The Indian Space Research Organisation (ISRO) lost contact with the Chandrayaan-2 lander Vikram just moments before it was to land on near the south pole of the Moon. The Chandrayaan-2 mission, however, is far from being a failure.
ISRO Chairman K Sivan announced that communication had been lost with the lander. which Dr. Sivan called “15 minutes of terror”.
Isro lost contact with Chandrayaan-2 lander 2.1 km above the lunar surface
- The Indian Space Research Organisation’s ’15 minutes of terror’ was about to come to a euphoric end. Or, so it seemed. The setting was Isro’s Mission Operations Complex in Bengaluru that is tracking the progress of Chandrayaan-2, India’s second mission to the Moon.
- The landing was to make India the only country in the world to land a rover near the south pole of the Moon.
- The landing began minutes before 1:40 am on Saturday. And for the next few minutes, everything went right according to plan. ISRO scientists at the Mission Operations Complex cheered and clapped as Vikram aced the various stages of descent on to the lunar surface.
- And then suddenly, around 12 minutes after Vikram began it’s decent, things went away. That outside of Isro’s control center did not know what was wrong.
- All anxious India waited for news from Isro. After some times Isro chief K Sivan was seen heading up to the control center’s viewing gallery, where Prime Minister Narendra Modi was sitting, watching the Chandrayaan-2 landing and announced that communication had been lost with the lander.
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After Chandrayaan-1, Chandrayaan-2 is the second lunar exploration mission developed by the Indian Space Research Organisation (ISRO). It consists of a lunar orbiter, the Vikram lander, and the Pragyan lunar rover, all of which were developed in India.
The main scientific objective is to map the location and abundance of lunar water via Pragyan, and ongoing analysis from the orbiter circling at a lunar polar orbit of 100 × 100 km.
The mission was launched to the Moon from the second launch pad at Satish Dhawan Space Centre on 22 July 2019 at 2.43 PM IST (09:13 UTC) by a Geosynchronous Satellite Launch Vehicle Mark III (GSLV Mk III). The craft reached the Moon’s orbit on 20 August 2019 and began orbital positioning maneuvers for the landing. Vikram and the rover were scheduled to land on the near side of the Moon, in the south polar region at a latitude of about 70° south at approximately 1:50 am on 7 September 2019.
However, at about 1:52 am IST, the lander deviated from its intended trajectory at around 2.1 kilometers from landing and the last location of the spacecraft showed it to be 1km from its landing site traveling vertically at 60m/s and horizontally at 48m/s.
The scientists and engineers of the Chandrayaan-2 project
Project Director –Muthayya Vanitha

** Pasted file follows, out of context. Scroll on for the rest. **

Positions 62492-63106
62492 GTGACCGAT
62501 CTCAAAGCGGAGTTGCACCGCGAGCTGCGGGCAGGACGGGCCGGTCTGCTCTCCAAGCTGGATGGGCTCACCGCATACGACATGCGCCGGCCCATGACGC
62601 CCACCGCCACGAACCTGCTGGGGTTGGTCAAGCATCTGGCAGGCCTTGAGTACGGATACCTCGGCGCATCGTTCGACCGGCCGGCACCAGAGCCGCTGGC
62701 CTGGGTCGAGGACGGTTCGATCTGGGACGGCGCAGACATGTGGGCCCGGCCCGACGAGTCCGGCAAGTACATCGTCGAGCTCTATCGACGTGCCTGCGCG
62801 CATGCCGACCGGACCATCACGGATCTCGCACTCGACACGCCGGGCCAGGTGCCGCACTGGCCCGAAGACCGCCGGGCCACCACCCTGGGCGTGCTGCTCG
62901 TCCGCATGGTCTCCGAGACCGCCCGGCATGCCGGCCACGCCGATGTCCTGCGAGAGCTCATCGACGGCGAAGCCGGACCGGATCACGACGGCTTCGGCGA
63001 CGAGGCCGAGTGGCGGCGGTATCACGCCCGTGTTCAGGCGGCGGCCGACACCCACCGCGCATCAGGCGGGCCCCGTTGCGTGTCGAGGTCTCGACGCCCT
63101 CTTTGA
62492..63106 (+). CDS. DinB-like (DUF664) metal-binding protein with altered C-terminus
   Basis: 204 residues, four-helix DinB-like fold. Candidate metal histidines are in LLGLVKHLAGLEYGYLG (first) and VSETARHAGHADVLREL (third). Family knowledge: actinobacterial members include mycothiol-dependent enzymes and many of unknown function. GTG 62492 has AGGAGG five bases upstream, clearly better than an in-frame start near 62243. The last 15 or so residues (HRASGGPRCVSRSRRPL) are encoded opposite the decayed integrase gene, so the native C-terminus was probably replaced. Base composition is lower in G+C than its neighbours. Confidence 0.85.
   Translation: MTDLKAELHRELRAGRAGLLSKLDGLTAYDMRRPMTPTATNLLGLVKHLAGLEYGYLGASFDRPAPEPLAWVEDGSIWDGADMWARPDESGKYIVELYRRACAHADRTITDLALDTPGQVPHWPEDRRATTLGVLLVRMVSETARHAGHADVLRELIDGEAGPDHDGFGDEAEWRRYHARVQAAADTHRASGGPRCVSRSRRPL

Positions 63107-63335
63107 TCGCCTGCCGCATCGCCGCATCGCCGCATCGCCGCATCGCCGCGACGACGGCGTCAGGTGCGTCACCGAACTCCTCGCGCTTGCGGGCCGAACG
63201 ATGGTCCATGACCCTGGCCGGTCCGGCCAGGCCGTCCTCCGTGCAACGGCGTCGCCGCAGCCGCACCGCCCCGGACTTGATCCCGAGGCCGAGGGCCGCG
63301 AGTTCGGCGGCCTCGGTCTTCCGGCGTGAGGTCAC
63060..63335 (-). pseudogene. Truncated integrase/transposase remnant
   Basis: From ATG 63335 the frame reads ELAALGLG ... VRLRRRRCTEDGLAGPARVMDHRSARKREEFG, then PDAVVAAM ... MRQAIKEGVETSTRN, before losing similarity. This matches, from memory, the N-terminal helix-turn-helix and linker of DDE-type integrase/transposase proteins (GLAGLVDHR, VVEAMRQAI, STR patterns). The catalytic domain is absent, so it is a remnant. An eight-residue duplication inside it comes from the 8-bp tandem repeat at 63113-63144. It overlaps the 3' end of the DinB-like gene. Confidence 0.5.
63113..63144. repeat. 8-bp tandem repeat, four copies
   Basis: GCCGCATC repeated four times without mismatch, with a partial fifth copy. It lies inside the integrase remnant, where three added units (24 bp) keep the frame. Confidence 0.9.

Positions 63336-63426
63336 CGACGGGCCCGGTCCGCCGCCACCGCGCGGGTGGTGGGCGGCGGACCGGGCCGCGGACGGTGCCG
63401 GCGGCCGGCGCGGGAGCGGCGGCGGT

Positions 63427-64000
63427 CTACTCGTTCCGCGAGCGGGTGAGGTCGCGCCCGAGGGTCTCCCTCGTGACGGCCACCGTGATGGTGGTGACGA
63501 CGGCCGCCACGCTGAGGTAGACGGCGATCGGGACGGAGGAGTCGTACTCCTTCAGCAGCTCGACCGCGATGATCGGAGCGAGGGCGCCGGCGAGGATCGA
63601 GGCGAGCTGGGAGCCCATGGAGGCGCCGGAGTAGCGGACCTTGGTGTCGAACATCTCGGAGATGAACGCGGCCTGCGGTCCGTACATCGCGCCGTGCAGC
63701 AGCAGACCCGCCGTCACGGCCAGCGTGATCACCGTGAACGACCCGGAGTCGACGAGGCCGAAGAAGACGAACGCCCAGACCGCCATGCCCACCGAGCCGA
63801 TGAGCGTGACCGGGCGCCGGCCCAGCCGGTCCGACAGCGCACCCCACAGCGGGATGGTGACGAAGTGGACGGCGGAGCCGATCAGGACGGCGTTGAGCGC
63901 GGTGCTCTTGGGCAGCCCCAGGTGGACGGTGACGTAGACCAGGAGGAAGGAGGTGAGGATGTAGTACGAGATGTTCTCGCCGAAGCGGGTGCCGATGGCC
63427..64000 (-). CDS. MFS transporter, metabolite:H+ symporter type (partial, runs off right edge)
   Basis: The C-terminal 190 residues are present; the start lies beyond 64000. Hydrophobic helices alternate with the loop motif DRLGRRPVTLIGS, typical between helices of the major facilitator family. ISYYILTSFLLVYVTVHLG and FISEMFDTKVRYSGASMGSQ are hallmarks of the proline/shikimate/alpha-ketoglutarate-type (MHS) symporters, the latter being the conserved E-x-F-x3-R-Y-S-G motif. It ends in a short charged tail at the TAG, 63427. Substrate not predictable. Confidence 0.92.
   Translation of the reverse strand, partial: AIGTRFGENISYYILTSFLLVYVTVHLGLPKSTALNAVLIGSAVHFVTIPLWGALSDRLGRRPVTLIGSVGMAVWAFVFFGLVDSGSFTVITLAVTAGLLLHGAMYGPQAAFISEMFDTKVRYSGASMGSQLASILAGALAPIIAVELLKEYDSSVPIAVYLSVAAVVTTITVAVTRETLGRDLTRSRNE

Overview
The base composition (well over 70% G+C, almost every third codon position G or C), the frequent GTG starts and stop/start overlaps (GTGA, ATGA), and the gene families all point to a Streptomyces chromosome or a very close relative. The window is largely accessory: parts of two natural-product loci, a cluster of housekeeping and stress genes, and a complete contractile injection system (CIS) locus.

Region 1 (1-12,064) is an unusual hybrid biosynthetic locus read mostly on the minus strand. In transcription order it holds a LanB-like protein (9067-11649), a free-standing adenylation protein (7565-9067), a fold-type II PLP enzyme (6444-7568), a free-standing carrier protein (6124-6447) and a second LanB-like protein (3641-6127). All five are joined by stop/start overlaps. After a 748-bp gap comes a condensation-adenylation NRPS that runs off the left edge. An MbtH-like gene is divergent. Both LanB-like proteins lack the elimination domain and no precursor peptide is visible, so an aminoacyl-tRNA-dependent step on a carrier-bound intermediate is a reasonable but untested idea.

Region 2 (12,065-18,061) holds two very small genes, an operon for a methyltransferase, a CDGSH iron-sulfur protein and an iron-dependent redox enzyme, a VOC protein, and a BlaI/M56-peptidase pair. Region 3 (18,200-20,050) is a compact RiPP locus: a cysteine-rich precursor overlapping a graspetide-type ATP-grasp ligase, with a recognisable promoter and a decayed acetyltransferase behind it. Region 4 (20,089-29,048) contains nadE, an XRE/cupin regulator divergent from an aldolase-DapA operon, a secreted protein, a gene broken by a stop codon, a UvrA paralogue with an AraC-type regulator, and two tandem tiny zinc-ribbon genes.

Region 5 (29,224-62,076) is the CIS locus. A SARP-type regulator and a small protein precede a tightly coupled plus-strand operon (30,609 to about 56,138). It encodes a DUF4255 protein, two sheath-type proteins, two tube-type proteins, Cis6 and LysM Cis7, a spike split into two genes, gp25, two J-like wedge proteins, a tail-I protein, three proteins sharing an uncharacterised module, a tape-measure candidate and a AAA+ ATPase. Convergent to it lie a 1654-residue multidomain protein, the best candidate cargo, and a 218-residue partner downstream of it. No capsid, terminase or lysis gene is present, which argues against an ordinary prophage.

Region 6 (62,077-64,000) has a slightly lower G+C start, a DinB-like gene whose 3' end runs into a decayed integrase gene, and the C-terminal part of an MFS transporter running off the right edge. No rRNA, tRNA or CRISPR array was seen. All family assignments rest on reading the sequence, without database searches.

Project Director –Mylswamy Annadurai
Mission Director –Ritu Karidhal
Deputy Project Director (Radiofrequency systems)-Chandrakanta Kumar.
Deputy Project Director (Optical Payload Data Processing, SAC)-Amitabh Singh.
The objective of Chandrayaan-2:
The primary objectives of Chandrayaan-2 are to demonstrate the ability to soft-land on the lunar surface and operate a robotic rover on the surface and studies of lunar topography, mineralogy, elemental abundance, the lunar exosphere, and signatures of hydroxyl and water ice.
The orbiter will map the lunar surface and help to prepare 3D maps of it. The onboard radar will also map the surface while studying the water ice in the south polar region and thickness of the lunar regolith on the surface.
The mission was launched on a Geosynchronous Satellite Launch Vehicle Mark III (GSLV Mk III) with an approximate lift-off mass of 3,850 kg (8,490 lb) from Satish Dhawan Space Centre on Sriharikota Island. As of June 2019, the mission has an allocated cost of ₹978 crore (approximately US$141 million) which includes ₹603 crore for space segment and ₹375 crore as launch costs on GSLV Mk III. Chandrayaan-2 stack was initially put in an Earth parking orbit of 170 km perigee and 40,400 km apogee by the launch vehicle.
The orbiter will orbit the Moon at an altitude of 100 km (62 mi). The orbiter carries eight scientific instruments. The approximate launch mass was 2,379 kg (5,245 lb). The Orbiter High-Resolution Camera (OHRC) will conduct high-resolution observations of the landing site prior to the separation of the lander from the orbiter. The orbiter’s structure was manufactured by Hindustan Aeronautics Limited and delivered to ISRO Satellite Centre on 22 June 2015.
At the time of launch, the Chandrayaan 2 Orbiter will be capable of communicating with Indian Deep Space Network (IDSN) at Byalalu as well as the Vikram Lander. The mission life of the Orbiter is one year and it will be placed in a 100X100 km lunar polar orbit.
Electric power generation capacity-1,000 W
- Dimensions: 3.2 × 5.8 × 2.2 m
- Gross lift-off mass: 2,379 kg (5,245 lb)
- Propellant mass: 1,697 kg (3,741 lb)
- Dry mass: 682 kg (1,504 lb)
- Power generation capacity: 1000 W
- Mission duration: 1 year in lunar orbit, which may be extended to 2 years.
The orbiter carries eight scientific instruments
- Large Area Soft X-ray Spectrometer (CLASS) from ISRO Satellite Centre (ISAC), Bangalore
- Solar X-ray Monitor (XSM) from Physical Research Laboratory (PRL), Ahmedabad for mapping major elements present on the lunar surface.